Cheapest home loan interest rates
The revision follows a shift in the way banks across the country calculate their lending rates. New rules announced by the Reserve Bank of India in December 2015 take away from banks the freedom to decide when to revise rates. Rates will have to be decided based on the 'marginal cost of funds'. In other words, banks have to routinely calculate their cost of funds and any change has to be passed on to borrowers by revising their benchmark. This new formula-based benchmark is called the marginal cost of lending rate (MCLR).
ICICI Bank has also announced a one-year MCLR of 9.2% — the same as SBI — but the bank has not yet announced the mark-up at which it will provide home loans.
"SBI is the market leader in home loans with a portfolio of over Rs 1.9 lakh crore. This year, we have seen a year-on-year growth of 18% in home loans and we expect this growth to continue, " said Rajnish Kumar, MD, SBI. He said rates on other personal loans were also revised and SBI was planning a new competitive fixed rate auto loan. Current borrowers will also have the option to switch to the new rates, but will have to pay a small switching fee.
HDFC Bank has also announced a one-year MCLR of 9.2% as against its base rate of 9.3%. However, the home loans sold by the bank are disbursed by parent HDFC, for which the prime lending rate (PLR) determines the cost of loans.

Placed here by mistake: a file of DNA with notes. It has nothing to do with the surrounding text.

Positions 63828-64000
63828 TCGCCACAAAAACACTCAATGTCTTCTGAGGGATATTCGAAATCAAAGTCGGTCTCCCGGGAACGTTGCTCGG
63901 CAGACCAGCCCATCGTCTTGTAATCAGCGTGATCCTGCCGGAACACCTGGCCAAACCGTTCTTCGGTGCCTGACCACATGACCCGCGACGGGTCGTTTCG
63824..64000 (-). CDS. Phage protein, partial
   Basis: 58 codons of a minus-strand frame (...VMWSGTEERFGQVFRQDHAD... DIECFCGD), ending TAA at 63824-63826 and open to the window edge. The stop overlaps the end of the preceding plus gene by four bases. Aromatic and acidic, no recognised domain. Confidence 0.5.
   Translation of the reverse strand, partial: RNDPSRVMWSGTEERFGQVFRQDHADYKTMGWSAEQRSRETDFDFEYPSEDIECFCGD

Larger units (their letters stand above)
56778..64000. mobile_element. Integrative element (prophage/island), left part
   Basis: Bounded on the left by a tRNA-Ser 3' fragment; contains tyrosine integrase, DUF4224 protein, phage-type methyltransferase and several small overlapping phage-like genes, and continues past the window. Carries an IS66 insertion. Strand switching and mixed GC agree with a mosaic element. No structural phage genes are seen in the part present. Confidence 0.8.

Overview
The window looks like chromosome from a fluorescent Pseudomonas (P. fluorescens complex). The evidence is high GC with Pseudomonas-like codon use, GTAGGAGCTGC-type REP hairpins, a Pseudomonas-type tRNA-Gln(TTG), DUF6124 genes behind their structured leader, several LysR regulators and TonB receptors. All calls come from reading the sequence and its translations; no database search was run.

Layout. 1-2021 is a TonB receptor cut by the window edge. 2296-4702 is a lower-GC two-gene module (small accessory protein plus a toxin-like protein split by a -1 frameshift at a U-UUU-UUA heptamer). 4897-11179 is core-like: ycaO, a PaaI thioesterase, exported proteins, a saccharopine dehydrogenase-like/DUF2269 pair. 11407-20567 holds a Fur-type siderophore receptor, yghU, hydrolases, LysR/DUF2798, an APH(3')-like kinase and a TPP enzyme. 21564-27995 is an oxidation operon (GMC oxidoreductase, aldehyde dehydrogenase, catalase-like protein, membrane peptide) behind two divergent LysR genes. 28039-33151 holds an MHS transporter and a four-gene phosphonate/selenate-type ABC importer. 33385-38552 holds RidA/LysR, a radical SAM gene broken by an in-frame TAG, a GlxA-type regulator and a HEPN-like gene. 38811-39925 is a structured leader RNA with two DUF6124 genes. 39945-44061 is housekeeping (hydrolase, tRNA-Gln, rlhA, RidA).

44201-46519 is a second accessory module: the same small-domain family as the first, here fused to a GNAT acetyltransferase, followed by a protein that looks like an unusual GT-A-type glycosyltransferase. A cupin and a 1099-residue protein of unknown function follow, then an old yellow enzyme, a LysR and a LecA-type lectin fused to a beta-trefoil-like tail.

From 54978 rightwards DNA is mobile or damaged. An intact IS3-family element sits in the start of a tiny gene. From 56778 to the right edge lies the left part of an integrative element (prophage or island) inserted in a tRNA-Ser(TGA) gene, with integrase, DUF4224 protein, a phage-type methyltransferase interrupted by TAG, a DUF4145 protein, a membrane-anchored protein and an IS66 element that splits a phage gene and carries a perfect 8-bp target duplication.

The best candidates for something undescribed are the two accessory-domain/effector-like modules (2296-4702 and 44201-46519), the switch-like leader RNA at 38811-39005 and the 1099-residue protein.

ICICI Bank also reduced interest rates on deposits above Rs 1 crore by up to 55 basis points (100 basis points = one percentage point). Officials said that since the next review will happen a month later, there will not be any immediate cut in lending rates after RBI's April 5 policy.
The earlier benchmark of 'base rate' was calculated on average cost of funds. The MCLR keeps getting revised every month as cost of new deposits changes. But once a loan has been availed, borrowers will see their rates being reset after one year. This is because SBI will apply one-year lending rates to floating rate mortgages. At the end of a year, the home loan rate will be reset in line with the prevailing MCLR.
For new borrowers, things will be slightly different. A borrower in April 1 will get loans at the prevailing MCLR (9.3%), but a month later a new borrower might get a loan at a lower MCLR if the cost of funds drops. For the April borrower, it will take three more quarters for his loan to get reset. In other words, there could be 12 sets of one-year MCLR if cost of funds change every month.
The monthly revision and the annual reset are one aspect of the new lending rate rules. In his bid to ensure that banks pass on reduction of interest rates to borrowers, RBI governor Raghuram Rajan has asked banks to come up with a whole range of lending rates for varying maturities. For instance, SBI has announced seven rates — overnight (8.95%), monthly (9.05%), three months (9.1%), six months (9.15%), one year (9.2%), two years (9.3%) and three years (9.35%).
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